Infrastructure wins and challenges
Published on 25 March 2021
Occam’s razor is the problem-solving principle that holds that the simplest explanation is usually the right one.
Following public consultation and detailed engineering, Waka Kotahi NZ Transport Agency’s Kaeo bridge project scope has increased in size and cost. As a result, additional funding has been requested from the board of Waka Kotahi and we hope that it will provide the financial go ahead shortly. All resource consents, property agreements, archaeological authorities and wildlife permits have been issued. The impact of the Mangamuka road closure has highlighted the need for increased investment in alternate routes, so we are anticipating a favourable outcome. We will keep you posted.
I recently attended the dawn blessing for the new Bay of Islands Sports Hub at Waipapa and wish to thank everyone who ventured out pre-dawn to attend this very special occasion. This hub will eventually be home to several sporting codes, including football, league, cricket, softball, gymnastics, hockey, and croquet. Provision has also been made for a multi-facility indoor sports arena, a dog exercise area and a children’s playground.
This facility concludes significant investment in kick starting regional sporting hubs. This has seen the new Te Hiku Sports Hub (Kaitaia) recently break ground alongside the revitalization of the Lindvart Park facility in Kaikohe. The full ‘all singing - all dancing’ potential of these facilities will not be 100 per cent ratepayer funded; it is our expectation that the balance of the capital required will be raised by private treaty and applications to external funding providers. This is a big call on our hard-working committees.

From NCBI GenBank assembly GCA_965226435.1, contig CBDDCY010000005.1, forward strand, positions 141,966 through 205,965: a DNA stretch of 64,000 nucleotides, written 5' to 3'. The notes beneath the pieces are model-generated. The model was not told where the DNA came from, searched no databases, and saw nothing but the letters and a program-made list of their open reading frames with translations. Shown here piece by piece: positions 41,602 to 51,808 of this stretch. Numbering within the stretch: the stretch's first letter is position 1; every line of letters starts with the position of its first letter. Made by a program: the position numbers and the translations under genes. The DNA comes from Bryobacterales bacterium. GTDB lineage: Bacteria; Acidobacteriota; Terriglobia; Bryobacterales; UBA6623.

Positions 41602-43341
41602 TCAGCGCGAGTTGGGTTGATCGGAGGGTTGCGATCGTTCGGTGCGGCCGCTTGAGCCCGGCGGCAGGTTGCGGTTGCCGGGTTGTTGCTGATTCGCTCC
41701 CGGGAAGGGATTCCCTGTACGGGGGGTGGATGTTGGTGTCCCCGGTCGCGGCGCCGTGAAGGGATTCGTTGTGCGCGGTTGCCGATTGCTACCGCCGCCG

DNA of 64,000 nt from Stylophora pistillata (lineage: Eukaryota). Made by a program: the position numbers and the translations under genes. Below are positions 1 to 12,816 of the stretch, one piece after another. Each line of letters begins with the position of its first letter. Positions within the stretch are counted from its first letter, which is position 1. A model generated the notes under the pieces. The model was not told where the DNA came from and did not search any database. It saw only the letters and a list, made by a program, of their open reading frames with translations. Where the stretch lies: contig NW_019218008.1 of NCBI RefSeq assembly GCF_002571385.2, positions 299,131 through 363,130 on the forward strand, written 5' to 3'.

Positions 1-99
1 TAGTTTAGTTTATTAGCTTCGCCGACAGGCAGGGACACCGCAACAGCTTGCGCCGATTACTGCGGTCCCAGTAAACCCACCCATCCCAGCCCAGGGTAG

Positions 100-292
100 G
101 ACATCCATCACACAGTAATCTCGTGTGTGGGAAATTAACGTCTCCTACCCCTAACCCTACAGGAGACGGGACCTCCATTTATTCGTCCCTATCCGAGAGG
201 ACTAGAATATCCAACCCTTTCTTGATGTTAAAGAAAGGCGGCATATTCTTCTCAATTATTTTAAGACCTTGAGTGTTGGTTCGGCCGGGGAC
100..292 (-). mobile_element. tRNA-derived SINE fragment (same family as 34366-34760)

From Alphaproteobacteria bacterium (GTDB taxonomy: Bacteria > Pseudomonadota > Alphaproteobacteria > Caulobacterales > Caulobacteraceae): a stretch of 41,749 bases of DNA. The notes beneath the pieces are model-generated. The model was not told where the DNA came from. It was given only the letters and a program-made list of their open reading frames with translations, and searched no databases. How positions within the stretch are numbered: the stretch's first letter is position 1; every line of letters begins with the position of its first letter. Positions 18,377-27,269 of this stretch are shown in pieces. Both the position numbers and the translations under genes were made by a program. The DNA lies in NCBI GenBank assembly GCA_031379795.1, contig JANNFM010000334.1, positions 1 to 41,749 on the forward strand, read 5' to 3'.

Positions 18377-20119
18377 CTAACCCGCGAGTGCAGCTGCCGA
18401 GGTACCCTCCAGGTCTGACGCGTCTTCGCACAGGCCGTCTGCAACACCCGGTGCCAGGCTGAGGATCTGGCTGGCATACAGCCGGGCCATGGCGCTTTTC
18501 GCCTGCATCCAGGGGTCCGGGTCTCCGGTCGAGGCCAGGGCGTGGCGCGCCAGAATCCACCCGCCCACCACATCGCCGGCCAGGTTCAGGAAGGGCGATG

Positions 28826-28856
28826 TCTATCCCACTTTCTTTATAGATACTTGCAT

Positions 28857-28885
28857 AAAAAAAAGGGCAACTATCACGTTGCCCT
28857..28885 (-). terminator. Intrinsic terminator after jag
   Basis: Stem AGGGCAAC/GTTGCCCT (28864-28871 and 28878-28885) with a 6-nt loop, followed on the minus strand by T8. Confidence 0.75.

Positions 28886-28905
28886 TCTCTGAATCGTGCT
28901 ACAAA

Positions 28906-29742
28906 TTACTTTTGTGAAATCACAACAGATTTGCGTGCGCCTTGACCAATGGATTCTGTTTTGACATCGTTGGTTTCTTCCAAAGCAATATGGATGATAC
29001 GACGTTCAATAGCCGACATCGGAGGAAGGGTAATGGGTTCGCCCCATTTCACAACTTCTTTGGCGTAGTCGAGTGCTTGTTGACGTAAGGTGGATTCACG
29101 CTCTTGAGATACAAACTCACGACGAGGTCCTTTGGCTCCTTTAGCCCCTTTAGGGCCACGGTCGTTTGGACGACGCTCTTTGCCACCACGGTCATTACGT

Investing in public infrastructure via our capital works programme is relatively straightforward and business as usual for most councils. What is becoming increasing problematic is the ongoing maintenance, operations and renewal costs that have historically fallen to our voluntary community committees. Add rapidly escalating insurance and compliance costs to an increasing focus on health and safety, and our hall committees, cemetery trusts and sporting clubs are finding their ability to manage these facilities no longer sustainable. Increasingly, we are hearing that our committees are struggling to meet the financial and regulatory compliance demands required of them. A conversation is long overdue on how we, as a district, can support – both physically and financially – our wonderful assortment of community-based infrastructure going forward. Inevitably, this is going to require some form of targeted ratepayer-funded assistance and corporate support.